Is why we can do restrictions like we are this week. We are not opposed to doing reasonable things like these.

There is a great quote from Martin Luther that has been going around the internet this week, and a couple of our folks shared it. Luther was dealing in the 1500’s with The Black Death plague when he wrote these words:

”I shall ask God mercifully to protect us. Then I shall fumigate, help purify the air, administer medicine and take it. I shall avoid places and persons where my presence is not needed in order not to become contaminated and thus perchance inflict and pollute others and so cause their death as a result of my negligence. If God should wish to take me, he will surely find me and I have done what he has expected of me and so I am not responsible for either my own death or the death of others. If my neighbor needs me however I shall not avoid place or person but will go freely as stated above. See this is such a God-fearing faith because it is neither brash no foolhardy and does not tempt God.” (Luther’s Works Volume 43 pg 132 the letter “Whether one may flee from a Deadly Plague” written to Rev. Dr. John Hess)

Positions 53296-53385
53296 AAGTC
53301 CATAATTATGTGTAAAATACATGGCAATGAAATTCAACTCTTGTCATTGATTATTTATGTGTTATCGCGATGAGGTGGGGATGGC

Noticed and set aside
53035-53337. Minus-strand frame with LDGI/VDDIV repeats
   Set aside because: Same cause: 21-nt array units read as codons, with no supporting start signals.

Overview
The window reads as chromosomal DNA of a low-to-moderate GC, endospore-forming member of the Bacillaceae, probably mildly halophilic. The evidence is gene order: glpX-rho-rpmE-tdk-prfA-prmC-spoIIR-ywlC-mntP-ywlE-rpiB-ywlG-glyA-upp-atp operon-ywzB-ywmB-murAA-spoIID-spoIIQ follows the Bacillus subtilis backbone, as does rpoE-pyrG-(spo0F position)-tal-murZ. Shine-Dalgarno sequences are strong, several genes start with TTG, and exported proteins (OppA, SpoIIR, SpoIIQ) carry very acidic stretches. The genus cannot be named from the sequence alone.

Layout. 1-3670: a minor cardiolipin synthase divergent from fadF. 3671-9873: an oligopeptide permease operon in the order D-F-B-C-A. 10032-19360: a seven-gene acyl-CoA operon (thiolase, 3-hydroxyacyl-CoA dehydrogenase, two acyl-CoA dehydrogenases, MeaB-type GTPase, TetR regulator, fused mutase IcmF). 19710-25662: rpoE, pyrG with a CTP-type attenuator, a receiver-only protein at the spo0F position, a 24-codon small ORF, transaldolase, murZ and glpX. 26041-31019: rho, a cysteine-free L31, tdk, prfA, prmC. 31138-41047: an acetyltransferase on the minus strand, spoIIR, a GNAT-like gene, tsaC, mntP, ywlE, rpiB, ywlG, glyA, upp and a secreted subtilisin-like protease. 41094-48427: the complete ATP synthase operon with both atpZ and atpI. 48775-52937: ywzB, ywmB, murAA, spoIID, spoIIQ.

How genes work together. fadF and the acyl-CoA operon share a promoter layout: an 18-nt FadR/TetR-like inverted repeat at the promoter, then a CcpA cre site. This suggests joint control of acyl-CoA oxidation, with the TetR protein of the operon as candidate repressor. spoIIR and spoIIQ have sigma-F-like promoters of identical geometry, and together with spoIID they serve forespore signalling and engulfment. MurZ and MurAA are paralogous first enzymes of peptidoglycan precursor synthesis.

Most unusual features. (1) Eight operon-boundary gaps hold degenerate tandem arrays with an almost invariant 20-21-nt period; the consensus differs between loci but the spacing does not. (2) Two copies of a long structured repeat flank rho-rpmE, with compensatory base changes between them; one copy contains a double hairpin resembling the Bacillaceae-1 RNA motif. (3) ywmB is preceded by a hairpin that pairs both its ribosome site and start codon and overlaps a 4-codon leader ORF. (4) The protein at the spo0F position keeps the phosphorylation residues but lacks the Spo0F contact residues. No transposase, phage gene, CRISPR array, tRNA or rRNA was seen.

Martin Luther was a very practical man, and those words, are words of a “sound mind.” That is what God is talking about here. Not being rash or foolhardy, but being committed to acting wisely.

We don’t need to live in fear, as we said, but must also not be afraid to take reasonable, rational steps which witness to our community, and also help protect the community where God has placed us. So we are making some changes in what we will be doing as a church for a time:

— For the time being — it may be just this week, or it may be a couple of weeks; I don’t know how long this will last — we have to be flexible and respond appropriately as this thing unfolds — we are going to postpone ALL church activities except Sunday morning worship. We want to support our local school and other officials who are trying to squelch the spread of this virus by cancelling classes at school — but it does no good for them to cancel school if all of our churches turn around and have Sunday School and youth and kids activities and mix the same kids who would have been at school together, and end up spreading the virus. I just don’t think that is wise, or being a cooperative citizen of our community. So NO activities besides morning worship. Please adhere to this. And if the virus begins to spread in our community here in Brazoria County — and the latest update is: we read in the paper this morning there are now two cases in the county — we may need to temporarily suspend morning worship as well. Just stay tuned; we need to be flexible, and we need to take this seriously.